I recently received this email from a student, relating an incident involving a potential robbery in a Home Depot parking lot. He’s given me permission to share his original email and excerpts from our discussion of it, with his name omitted.
Well, I actually had to use escalation/de-escalation verbal and physical skills yesterday, skill sets I’ve actually practiced from your courses.
I drove over to a nearby Home Depot to pick up a few replacement faucets for our kitchen and bathrooms. As I usually do, I prefer to park some distance away from the store entrance/exits (easier to get in/out of parking lot traffic and to avoid pedestrians) but not too far from the return cart receptacles.
Pulling up next to a green space, I noticed and man (mid 40s) eyeing me, smoking a cigar, and just loitering around as if waiting for someone; just seemed out of place. After being in the store for 20 minutes or so, I’m on my way out. I have to park the shopping cart in front of my truck as there isn’t enough room between it and the green space. Then that same man comes jogging up to me as I’m picking up the boxes and placing them in my truck.
Immediately closed my door and punched the keylock. Side stepped and extended my left hand with the a stop gesture. He started feeding me lines of how he was a contractor and wanting to know what I payed for faucets all while slowly kept creeping forward and reaching into my cart and foundling my newly acquired property. My cart is between me and him. I’m about 10 feet away. I gave him very direct verbal commands to back off, go inside and check things out yourself. Feeding me more lines (can I take pictures of their part numbers…let me help you carry these) and not dropping my property, I went into position one while verbally ordering him to back off and to get away. I quickly checked my six, noted a heavy set woman near my truck and in very hurried manner walking away. I went right at the guy, I slapped the boxes out of his hands with my left hand – he got the message then and walked off. Though I went to position one*, I never revealed my firearm.
He disappeared into the sea of parked cars. I let a minute or so pass by before proceeding again with the normal load up the merchandise and go home routine. Returning the cart, I caught eye of him again, this time sitting in a parked older junk Toyota sedan that has seen better days. There is, I believe, the same heavy set women I had noted when I checked six o’clock. There was two of them. Their body language, gestures, and faces informed me the she was emotionally upset and that he was very agitated. They both had that homeless person look about them, appearance, clothing. The back seat of their old Toyota was full of junk and he just couldn’t get the engine to turn over.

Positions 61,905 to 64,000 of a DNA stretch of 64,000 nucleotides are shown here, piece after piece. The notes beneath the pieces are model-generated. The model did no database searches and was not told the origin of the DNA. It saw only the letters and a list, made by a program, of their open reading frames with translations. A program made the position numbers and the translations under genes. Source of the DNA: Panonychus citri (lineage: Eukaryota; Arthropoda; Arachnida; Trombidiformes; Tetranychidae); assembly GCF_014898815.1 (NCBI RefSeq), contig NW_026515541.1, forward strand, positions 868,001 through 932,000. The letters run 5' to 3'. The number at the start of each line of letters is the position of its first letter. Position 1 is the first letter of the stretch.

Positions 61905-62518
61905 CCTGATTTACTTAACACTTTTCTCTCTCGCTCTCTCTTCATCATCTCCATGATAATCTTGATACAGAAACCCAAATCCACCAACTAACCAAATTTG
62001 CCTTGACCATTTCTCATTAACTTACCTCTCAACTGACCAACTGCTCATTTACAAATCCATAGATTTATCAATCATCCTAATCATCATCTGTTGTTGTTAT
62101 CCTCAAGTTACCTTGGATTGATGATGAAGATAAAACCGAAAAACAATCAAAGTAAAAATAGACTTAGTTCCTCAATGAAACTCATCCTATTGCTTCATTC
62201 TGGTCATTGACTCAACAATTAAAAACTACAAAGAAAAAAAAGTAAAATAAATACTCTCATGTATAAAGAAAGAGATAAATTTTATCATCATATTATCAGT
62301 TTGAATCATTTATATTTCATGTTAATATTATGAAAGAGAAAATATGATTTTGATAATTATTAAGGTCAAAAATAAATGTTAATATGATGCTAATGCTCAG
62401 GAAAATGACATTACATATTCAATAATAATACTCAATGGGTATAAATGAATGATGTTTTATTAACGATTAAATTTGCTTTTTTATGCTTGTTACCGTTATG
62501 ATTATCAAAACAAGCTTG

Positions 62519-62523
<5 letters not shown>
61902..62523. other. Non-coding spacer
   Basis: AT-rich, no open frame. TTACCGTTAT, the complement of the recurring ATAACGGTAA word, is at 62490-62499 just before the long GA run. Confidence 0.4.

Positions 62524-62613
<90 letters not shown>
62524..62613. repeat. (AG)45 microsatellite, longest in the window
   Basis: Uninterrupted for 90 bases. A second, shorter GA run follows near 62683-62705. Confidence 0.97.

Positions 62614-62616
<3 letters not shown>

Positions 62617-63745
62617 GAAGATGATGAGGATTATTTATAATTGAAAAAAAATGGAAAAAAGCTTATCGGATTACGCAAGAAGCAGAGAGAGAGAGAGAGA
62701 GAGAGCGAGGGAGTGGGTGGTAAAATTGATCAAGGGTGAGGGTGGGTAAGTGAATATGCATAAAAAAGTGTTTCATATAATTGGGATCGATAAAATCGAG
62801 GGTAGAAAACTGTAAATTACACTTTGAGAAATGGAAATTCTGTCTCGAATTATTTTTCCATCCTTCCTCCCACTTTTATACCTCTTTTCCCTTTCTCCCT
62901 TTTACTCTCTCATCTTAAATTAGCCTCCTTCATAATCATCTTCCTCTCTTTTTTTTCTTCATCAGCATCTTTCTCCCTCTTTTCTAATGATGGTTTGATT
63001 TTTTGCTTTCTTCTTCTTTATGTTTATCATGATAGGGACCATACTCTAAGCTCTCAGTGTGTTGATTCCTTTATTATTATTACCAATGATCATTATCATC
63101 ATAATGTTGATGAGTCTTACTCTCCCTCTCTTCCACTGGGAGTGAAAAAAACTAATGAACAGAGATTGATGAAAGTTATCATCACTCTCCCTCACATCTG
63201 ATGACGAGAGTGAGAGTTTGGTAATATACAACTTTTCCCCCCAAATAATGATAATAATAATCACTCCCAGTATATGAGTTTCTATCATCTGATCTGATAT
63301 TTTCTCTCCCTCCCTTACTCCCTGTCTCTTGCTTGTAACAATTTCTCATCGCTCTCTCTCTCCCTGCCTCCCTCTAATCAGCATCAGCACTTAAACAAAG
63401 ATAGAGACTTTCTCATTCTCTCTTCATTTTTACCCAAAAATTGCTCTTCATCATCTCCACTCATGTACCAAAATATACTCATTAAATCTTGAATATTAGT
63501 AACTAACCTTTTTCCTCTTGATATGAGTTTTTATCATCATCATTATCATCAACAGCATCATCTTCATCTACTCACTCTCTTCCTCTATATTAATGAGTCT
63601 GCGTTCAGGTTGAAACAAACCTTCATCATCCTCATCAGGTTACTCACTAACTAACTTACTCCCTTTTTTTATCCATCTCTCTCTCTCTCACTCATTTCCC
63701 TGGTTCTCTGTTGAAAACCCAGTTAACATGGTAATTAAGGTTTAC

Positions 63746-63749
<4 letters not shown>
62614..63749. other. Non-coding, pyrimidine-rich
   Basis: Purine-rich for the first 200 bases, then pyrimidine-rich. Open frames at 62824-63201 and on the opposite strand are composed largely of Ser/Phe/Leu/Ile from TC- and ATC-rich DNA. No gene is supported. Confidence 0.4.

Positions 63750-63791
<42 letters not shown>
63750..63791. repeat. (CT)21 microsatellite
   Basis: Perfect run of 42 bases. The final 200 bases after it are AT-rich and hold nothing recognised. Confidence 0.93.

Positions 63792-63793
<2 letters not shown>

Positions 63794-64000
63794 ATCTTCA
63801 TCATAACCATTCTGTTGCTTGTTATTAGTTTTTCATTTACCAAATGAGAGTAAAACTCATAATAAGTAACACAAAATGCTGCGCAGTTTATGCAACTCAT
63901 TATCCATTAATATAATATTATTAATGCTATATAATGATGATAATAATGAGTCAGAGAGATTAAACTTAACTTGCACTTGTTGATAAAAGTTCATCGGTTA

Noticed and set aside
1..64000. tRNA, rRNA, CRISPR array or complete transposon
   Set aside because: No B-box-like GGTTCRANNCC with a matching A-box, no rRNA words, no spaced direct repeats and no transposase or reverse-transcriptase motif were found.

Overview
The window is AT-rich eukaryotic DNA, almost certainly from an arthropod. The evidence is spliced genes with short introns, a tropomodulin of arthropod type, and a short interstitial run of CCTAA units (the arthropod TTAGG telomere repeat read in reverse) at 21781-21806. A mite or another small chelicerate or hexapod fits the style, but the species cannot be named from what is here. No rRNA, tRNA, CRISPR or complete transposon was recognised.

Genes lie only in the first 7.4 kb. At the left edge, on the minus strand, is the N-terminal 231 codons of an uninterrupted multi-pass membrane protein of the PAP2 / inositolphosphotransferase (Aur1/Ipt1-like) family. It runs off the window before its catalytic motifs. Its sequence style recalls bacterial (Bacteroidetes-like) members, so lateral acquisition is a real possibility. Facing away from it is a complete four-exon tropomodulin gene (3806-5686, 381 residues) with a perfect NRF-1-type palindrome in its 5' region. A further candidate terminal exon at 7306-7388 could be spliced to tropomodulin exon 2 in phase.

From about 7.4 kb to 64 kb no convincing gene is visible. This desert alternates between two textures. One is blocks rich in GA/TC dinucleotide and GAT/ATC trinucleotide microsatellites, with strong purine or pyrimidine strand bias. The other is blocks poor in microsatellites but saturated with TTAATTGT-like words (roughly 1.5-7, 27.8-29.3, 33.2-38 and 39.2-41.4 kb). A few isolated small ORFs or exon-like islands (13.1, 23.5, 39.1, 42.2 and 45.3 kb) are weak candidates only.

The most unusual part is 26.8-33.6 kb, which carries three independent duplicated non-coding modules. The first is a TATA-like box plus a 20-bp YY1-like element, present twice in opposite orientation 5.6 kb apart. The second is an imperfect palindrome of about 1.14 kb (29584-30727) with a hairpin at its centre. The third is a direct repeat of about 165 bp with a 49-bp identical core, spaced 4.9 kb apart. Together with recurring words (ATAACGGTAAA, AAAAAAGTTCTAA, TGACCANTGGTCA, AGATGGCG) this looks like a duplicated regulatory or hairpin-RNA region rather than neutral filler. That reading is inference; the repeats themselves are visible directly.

Back to my truck, got out of there ASAP, made sure I wasn’t being followed. I didn’t call the police because I never showed my firearm and he never acted aggressive. I’m 99% positive he was trying to distract me, pull me into conversation so his lady friend could quietly snatch and grab the items I had just placed in the back seat. My immediate actions of closing the door, hitting the key lock, side stepping, clear concise verbal and non-verbal actions, and the posture of position one all worked into my favor. For improvement, I should have checked six sooner for a possible accomplice – his oddball conversation did distract and held my attention too long. And I should have called the cops to make a report.
Living near and working within Houston, having a stranger approach you in a parking lot for a handout is about a twice per year event for me. I’m going to see if I can get access to security recordings, if possible.
I can say that your training regimen, without doubt, added to my ability to handle the situation.
*Note: “position one” refers to the start of the drawstroke, where a firing grip on the pistol is established while the pistol is still in the holster.
When I’ve had similar incidents occur, as soon as I was on the road away from the scene, I’ve called the non emergency police number (which goes to the 911 dispatcher) and reported the panhandling / suspicious person to the police, with a description. My response to him included discussion of how pepper spray might have been another option. His response:
I purchased Sabre Red some time ago based upon your class recommendations. However, I had it sitting inside the center console within my truck. I’ll be keeping it on my person as it may have been the better tool for this situation.
I’m actually going back to Home Depot this afternoon to pick up more plumbing supplies; I’m taking my time stamped receipt and will ask for the manager to advise them of the experience.
Having a couple of days to evaluate; I was never nervous – I don’t believe my heart rate ever accelerated. It just happened. I did lag a bit in my responses because in my mind I was debating with the “is this really happening…it can’t be happening?” kind of thoughts.
Our upcoming Personal Tactics Skills course is suitable for both armed and unarmed individuals. It teaches management of unknown contacts and interaction with strangers in public places, including around vehicles. That 3-hour class is one of the required courses in the Defensive Pistol Skills challenge coin program. The class will be indoors (mostly) in air-conditioned classroom the afternoon of July 27, 2019. This incident is a great example of why non-shooting skills are important and how they can be applied.